Why is it such an important event?
When I was younger, runners went running and did races. There were no massively engulfing events that dragged running into the general social mindset. The Great North Run is a lot more than a race, it’s an occasion that normalises running and turns it into something that everyone wants to be involved with.
The London Marathon is an amazingly important event, and one that sparks inspiration on a global scale. The Great North Run is more than that though, it’s a whole weekend of trying to include everyone in the benefits of running. Whether you’re sitting and watching world-class athletes running 100m on television, jogging for a mile with your kids or pushing yourself for PB in one of the world’s biggest races, it all boils down to the same core message about the value of running. And it makes it look amazing.
If even a fifth of the people who take part in the weekend in some way take up running consistently, then that’s one hell of an important benefit to everyone (I think it will be a far higher percentage than that though).
So yeah, my first trip up to the Great North Run was a pretty amazing experience. Two races, a weekend of experiences, met a load of nice, like-minded people and got to spend some time in a city I’d never really seen before. Whether you’re northern/southern a runner or a non-runner, the weekend is well worth being part of. Entries for next year’s event aren’t open yet, but you can sign up for a useful reminder here.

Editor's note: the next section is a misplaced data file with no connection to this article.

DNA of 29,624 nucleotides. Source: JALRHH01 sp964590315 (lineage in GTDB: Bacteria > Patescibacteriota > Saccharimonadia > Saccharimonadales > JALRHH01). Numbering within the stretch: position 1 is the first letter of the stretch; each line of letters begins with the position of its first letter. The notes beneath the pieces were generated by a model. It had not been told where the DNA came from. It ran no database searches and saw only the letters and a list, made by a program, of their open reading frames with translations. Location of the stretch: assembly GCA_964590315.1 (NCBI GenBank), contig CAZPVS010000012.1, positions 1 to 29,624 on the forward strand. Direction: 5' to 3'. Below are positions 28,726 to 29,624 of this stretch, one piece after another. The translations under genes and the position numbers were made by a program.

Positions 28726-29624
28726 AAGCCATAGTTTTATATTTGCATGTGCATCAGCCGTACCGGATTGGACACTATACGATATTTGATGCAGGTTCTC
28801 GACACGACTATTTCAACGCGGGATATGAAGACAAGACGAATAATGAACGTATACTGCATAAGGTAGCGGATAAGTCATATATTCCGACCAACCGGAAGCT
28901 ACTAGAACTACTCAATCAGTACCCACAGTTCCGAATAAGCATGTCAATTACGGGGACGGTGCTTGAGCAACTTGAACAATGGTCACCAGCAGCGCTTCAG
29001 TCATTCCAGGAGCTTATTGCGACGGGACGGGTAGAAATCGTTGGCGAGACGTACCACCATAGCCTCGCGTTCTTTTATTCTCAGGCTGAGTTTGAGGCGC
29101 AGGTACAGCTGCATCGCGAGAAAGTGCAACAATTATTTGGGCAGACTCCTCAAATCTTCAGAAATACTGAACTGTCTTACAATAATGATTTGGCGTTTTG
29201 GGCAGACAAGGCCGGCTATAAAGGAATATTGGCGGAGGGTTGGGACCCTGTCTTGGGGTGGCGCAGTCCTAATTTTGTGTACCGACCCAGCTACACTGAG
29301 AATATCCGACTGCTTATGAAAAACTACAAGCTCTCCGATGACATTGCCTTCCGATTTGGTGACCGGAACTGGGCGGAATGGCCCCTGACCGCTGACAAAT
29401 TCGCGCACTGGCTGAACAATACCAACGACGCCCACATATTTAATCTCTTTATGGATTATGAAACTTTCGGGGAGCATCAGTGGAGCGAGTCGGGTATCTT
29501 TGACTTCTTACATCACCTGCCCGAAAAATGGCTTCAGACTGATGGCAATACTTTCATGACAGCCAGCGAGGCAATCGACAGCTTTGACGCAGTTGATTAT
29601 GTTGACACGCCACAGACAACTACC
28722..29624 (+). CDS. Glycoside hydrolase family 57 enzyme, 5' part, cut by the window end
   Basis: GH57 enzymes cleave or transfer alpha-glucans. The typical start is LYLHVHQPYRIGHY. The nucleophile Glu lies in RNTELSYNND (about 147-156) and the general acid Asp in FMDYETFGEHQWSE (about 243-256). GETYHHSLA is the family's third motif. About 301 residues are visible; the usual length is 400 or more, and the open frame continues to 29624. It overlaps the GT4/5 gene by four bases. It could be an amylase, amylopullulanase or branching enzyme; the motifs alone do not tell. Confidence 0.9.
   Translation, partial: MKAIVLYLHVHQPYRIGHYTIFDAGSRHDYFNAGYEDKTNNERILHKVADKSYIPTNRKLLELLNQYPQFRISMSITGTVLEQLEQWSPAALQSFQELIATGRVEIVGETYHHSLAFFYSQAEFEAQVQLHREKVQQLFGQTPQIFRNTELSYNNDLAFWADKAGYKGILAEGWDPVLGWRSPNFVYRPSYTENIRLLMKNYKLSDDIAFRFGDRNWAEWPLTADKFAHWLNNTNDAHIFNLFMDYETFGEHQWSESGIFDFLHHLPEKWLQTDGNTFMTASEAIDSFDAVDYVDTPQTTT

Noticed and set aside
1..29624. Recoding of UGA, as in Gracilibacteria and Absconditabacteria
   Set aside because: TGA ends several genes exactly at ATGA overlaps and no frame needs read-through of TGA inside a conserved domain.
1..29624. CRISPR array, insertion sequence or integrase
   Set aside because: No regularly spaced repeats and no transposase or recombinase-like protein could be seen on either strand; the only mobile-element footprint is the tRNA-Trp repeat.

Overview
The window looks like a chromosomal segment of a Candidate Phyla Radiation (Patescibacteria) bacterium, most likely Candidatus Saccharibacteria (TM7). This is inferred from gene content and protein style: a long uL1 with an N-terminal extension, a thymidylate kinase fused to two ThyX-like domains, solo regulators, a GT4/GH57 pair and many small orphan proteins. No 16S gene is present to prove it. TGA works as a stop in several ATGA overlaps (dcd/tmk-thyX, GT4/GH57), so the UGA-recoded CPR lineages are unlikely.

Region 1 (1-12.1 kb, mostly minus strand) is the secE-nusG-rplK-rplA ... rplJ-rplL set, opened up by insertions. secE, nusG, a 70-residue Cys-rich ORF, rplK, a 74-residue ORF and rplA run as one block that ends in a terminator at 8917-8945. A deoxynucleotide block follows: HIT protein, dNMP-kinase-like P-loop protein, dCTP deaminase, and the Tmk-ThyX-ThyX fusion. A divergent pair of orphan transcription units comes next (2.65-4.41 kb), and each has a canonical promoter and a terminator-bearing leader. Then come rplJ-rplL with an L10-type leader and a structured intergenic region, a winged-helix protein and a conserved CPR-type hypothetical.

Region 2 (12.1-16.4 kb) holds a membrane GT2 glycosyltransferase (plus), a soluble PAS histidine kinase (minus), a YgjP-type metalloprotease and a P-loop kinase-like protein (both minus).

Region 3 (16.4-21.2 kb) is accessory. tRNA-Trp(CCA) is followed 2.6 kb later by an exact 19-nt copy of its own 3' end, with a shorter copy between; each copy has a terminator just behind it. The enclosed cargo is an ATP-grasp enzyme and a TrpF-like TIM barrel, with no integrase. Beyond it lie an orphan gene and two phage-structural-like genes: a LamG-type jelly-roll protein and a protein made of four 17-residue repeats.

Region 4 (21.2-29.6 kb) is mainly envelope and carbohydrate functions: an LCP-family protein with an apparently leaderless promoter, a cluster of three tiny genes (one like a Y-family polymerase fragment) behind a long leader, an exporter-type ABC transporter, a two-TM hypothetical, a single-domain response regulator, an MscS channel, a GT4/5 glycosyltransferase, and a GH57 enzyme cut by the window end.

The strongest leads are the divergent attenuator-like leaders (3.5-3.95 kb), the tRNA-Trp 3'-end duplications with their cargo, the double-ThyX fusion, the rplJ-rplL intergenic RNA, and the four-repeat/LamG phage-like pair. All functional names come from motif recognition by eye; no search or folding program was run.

Oh yeah, and well done to any of you lot that took part in any of the events and thanks to the amazingly friendly crew over at Simplyhealth who let me join their running team. If you want to see my Instagram story over the weekend, here you go.
Simplyhealth is title partner of the Great Run Series and is supporting runners every step of the way by helping people make the most of life through better everyday health. For training advice, please visit www.greatrun.org/training-simplyhealth
Picture Credits: Tom Wheatley, The Great North Run